1. Thanks for this, David.

      “Today I prefer to listen to music that I know is bad. Still, I like it, and there is no paradox in my liking things which I know are bad. As a first pass, “I’m entitled to like x” is true for all x. But that’s very different from being entitled to any opinion p.”

      Yes, though it might be that if greater critical labour was directed to the individual, rather than to some alleged external argument, more than few opinions might actually be revealed as preference. Nothing bad in having preferences judged bad even by the holder, but a mis-identification of preference as opinion can make for rational muddles.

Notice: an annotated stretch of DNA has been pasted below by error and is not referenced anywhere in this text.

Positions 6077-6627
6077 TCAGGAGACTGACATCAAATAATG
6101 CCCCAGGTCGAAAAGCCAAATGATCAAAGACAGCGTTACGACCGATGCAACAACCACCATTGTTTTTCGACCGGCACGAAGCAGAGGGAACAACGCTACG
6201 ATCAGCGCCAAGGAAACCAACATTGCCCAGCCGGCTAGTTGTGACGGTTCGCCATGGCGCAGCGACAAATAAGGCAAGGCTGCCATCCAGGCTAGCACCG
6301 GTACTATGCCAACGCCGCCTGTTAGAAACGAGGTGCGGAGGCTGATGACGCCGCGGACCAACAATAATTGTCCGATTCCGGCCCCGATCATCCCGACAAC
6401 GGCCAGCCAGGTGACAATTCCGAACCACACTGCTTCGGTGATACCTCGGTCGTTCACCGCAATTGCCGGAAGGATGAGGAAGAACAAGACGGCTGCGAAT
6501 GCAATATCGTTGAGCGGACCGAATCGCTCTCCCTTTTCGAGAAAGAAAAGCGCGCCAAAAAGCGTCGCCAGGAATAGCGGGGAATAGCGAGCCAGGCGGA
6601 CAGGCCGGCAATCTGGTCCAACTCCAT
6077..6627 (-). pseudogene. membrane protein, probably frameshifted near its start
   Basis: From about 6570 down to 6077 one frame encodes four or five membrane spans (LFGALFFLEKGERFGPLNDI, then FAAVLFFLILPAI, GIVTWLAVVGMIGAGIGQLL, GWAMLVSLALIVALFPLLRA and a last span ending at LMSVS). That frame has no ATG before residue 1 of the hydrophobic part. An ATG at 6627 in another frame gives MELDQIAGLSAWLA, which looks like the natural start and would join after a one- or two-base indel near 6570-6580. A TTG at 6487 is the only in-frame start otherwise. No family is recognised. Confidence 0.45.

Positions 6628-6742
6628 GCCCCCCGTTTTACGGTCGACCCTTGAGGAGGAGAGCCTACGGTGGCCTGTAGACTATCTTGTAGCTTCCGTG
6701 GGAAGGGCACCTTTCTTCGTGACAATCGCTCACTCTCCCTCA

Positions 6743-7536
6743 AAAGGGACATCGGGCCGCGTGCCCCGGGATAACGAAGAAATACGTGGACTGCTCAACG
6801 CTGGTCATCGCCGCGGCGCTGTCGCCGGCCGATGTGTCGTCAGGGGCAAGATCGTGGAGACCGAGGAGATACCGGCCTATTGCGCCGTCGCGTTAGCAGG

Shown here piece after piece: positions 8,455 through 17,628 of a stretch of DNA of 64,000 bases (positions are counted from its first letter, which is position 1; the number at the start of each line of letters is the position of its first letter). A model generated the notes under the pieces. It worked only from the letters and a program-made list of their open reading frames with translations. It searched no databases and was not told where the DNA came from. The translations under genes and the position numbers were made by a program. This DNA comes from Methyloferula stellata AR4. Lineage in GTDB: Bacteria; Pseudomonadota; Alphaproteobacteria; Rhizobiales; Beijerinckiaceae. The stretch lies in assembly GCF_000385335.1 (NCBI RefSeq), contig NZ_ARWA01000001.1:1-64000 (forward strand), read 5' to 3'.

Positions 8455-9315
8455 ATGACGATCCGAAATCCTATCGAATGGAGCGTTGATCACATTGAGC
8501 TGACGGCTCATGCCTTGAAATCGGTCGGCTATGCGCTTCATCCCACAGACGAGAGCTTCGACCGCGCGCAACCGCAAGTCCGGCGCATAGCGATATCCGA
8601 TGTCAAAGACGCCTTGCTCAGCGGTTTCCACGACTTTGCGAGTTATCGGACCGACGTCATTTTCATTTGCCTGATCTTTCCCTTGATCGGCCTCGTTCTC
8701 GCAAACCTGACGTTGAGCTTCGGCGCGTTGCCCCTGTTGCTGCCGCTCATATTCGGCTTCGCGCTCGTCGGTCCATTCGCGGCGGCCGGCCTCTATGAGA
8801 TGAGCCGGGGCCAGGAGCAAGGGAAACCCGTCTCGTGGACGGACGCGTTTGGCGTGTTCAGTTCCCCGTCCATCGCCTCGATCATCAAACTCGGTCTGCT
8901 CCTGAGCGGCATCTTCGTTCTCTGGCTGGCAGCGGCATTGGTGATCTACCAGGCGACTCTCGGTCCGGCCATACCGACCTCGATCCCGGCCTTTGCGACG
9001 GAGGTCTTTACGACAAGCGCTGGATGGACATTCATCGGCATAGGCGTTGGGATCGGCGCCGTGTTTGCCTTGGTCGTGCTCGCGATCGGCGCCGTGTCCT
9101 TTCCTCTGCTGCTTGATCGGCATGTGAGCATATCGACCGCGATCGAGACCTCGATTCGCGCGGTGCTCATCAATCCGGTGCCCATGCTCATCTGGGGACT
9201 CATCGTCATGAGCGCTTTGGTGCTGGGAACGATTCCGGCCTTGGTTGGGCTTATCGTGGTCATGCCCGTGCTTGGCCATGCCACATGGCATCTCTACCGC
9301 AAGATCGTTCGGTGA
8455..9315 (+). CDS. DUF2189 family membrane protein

3. Thanks for this, Stephen. I’m not familiar with Brandom’s scorekeeping game, and so I have some concerns about a possible connection between what is meant by “consistency” and something I worry about, the fragmentation of our knowledge/understanding base here in the 21st century. You provide an interesting example, since the motivations many people have for holding an “opinion” (would it be more honest to call it a “preference”—but then wouldn’t we all share it?) like “global warming isn’t happening” are very likely to be related to concerns about their investment portfolio—such concerns might even, in psychological terms, lead to a state of denial in which all incoming information regarding the topic is blanked out before even becoming fully conscious. But, when you say “the wrong sorts of reasons are being set against each other,” presumably in some sort of dialogue, I am wondering if “consistency” is taken to mean that there must be a stove-piping of our cognition such that issues falling within the two different categories, “the environment” and “the economy,” should not, or will not often, be considered at the same time and in their relationships to one another. The structure of academia encourages this, of course, since most fields have become so specialized that dialogue across these sorts of boundaries is difficult at best; people can be expert in their narrow field and have very little insight into others. Most of the time this doesn’t attract our notice as problematic, because most of the time significant dialogues go on among members of the same field, or more generally, among people who share a certain basic assumption structure; the trouble is, we all have to live together in the same real world, and if there are dislocations between the stovepipes it becomes very hard to figure out what to do, democratically, with respect to public policy. As a matter of fact, I think you may have put your finger on one of the crucial difficulties we face at the present time: the reality that the science of ecology describes is very different from the sort of reality that economics deals with, and we need to be able to think consistently about what’s really going on in order to reconcile them. And yes, having the “humility not to assume one has the wisdom to hold a view on just anything” could help a lot with that.